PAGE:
Preliminary review of the individual OHQ components support the therapeutic activity of Northera with all 10 individual criteria of the OHQ demonstrating at least a one unit improvement from baseline, and Item 1 (dizziness) of the OHSA and Items 1 (standing short time) and 2 (standing long time) of the OHDAS demonstrating the clearest clinical benefit over placebo, each of which reflected approximately a 1 unit improvement over placebo. The correlation of the subjective clinical benefits assessed by dizziness and standing ability to the dramatic reduction in the objective measure of patient reported falls speaks to the clinical benefit of Northera and the utility of falls as a meaningful efficacy assessment criteria in this patient population.
In addition to the benefit observed across multiple NOH-specific efficacy measures, Northera-treated patients demonstrated a 14.5-point improvement on the Movement Disorder Society (MDS) sponsored revised version of the Unified Parkinson's Rating Scale (UPDRS), or MDS-UPDRS, compared to a 9.5 improvement in placebo treated patients. The MDS-UPDRS rating scale is used to assess severity of motor and non-motor symptoms of Parkinson's disease. This 4.9-point improvement in total MDS-UPDRS scores over placebo reflects pronounced improvement in motor features of PD and was mirrored by improvements on the Hoehn & Yahr rating scale, a commonly used rating system for characterizing the progression of Parkinson's disease that is heavily weighted toward postural instability as the primary index of disease severity. Patients taking Northera showed an improvement in the severity of symptoms associated with Parkinson's disease, while patients on placebo continued to demonstrate a worsening of symptoms resulting in a positive 0.52 unit improvement in Hoehn & Yahr scores relative to placebo.
"Data from this interim analysis of Study 306 suggests an extraordinary benefit for the prevention of falls, one of the most common, devastating and costly health risks faced by these patients," commented Dr. Robert Hauser, Professor of Neurology, Molecular Pharmacology, and Physiology, University of South Florida and principal investigator for the trial. "This data coupled with the striking improvement in Hoehn & Yahr scores are indicative of the robust therapeutic activity of Northera and clearly warrant expanded and continued clinical evaluation using these criteria."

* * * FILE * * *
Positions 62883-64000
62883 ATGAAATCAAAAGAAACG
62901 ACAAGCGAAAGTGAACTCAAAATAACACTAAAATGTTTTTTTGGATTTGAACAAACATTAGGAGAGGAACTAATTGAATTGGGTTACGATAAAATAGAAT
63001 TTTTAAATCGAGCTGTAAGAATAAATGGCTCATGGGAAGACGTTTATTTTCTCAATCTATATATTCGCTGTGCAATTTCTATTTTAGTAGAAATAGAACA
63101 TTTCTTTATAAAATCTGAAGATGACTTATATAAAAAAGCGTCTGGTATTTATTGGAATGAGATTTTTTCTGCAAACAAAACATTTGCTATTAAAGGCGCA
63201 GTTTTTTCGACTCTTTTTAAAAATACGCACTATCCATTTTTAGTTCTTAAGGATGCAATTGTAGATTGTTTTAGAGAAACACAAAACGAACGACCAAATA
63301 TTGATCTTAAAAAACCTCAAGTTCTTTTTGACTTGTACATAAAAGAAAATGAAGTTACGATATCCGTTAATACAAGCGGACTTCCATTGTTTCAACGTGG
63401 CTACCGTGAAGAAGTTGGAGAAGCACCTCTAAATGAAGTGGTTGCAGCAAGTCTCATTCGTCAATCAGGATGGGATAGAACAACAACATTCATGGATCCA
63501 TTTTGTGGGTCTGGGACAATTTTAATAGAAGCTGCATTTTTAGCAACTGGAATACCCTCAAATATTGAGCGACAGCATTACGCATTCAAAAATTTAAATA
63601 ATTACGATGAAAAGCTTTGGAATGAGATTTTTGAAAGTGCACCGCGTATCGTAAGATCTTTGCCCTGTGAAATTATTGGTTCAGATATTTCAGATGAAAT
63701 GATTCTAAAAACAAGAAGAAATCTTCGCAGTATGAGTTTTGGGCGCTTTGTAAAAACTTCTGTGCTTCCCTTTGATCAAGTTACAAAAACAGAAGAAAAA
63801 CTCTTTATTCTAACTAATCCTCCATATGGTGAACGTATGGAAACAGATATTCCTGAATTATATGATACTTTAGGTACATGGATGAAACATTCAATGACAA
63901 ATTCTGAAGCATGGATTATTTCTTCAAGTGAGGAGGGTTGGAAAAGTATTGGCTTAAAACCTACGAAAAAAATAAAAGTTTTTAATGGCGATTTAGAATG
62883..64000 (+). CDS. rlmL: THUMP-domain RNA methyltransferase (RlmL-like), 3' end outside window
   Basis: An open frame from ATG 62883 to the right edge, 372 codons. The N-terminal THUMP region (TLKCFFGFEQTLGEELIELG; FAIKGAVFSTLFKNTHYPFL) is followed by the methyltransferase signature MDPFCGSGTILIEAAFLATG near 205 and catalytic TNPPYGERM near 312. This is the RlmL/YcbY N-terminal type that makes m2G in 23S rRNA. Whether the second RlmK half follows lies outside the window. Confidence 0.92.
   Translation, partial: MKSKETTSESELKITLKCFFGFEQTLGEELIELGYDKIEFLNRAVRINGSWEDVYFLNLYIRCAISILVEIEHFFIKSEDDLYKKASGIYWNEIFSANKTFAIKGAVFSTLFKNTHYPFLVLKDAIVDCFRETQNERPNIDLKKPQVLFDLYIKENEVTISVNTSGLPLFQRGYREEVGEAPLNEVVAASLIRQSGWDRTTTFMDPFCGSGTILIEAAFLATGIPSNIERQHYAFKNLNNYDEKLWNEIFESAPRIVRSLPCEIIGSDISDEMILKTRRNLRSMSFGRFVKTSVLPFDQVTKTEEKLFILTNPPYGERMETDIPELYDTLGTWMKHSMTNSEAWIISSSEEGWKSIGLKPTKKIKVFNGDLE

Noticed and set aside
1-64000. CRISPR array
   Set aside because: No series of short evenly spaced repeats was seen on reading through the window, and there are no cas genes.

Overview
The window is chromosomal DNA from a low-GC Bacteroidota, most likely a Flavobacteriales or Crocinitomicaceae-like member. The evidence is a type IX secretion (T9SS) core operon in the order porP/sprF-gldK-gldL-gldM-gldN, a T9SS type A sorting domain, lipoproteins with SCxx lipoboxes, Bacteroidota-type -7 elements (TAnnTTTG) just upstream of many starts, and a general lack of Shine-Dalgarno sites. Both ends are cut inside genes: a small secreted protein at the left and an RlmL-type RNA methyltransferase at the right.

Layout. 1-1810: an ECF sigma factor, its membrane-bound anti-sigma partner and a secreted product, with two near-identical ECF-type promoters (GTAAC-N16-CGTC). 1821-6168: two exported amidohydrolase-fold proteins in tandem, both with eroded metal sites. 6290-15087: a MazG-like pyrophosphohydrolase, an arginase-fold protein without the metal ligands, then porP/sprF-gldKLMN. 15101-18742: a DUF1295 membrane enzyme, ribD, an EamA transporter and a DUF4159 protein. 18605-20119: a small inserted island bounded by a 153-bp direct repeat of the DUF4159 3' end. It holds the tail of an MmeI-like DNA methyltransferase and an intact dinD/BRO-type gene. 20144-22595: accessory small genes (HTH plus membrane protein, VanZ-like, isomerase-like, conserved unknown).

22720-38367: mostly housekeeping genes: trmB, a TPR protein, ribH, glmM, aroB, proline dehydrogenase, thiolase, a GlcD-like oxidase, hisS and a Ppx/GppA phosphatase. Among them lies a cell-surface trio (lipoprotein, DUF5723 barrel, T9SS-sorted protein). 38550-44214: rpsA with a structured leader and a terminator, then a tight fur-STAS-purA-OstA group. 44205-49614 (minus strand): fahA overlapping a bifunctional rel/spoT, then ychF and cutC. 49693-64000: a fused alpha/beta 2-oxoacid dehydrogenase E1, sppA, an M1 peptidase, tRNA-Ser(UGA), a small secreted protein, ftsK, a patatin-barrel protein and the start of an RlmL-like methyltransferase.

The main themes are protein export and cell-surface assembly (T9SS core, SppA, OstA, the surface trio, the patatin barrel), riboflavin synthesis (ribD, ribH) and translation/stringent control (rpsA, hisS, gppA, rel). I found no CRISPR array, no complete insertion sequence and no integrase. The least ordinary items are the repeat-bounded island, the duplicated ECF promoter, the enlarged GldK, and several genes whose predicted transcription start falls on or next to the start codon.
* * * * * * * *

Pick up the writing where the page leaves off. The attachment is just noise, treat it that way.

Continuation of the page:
Having already enrolled 113 patients, Chelsea now plans to modify and separate Study 306 such that the first 51 patients evaluated in this unblinded analysis will be considered Part A (306a) and constitute a hypothesis-generating study, and the remaining patients enrolled in the study become Part B (306b) and serve as a distinct, hypothesis-confirming study. Using data from 306a, Chelsea currently expects to add approximately 100 additional patients to the 62 blinded patients already enrolled in 306b to repower the study to demonstrate a 40% reduction in falls associated in NOH associated with PD. Based on these preliminary estimates, Chelsea anticipates data from 306b will likely be available by the second quarter of 2012. Results from 306a and 306b should serve as the basis for a supplemental new drug application (sNDA) intended to expand the future labeling of Northera in the U.S. to include the prevention of falls in NOH associated with PD.
Chelsea still plans to file for U.S. approval of Northera for the treatment of symptomatic NOH based on combined data from its two previously completed Phase III efficacy studies in NOH, Study 301 and Study 302.
Conference Call Today at 8:30 AM ET
Chelsea will discuss the Northera Phase III clinical trial results today, February 2, 2011, at 8:30 AM Eastern Time. Interested investors may participate in the conference call by dialing 877-638-9567 (domestic) or 720-545-0009 (international). A replay will be available for one week following the call by dialing 800-642-1687 for domestic participants or 706-645-9291 for international participants and entering passcode 41938121 when prompted. Participants may also access both the live and archived webcast of the conference call on Chelsea's web site at www.chelseatherapeutics.com.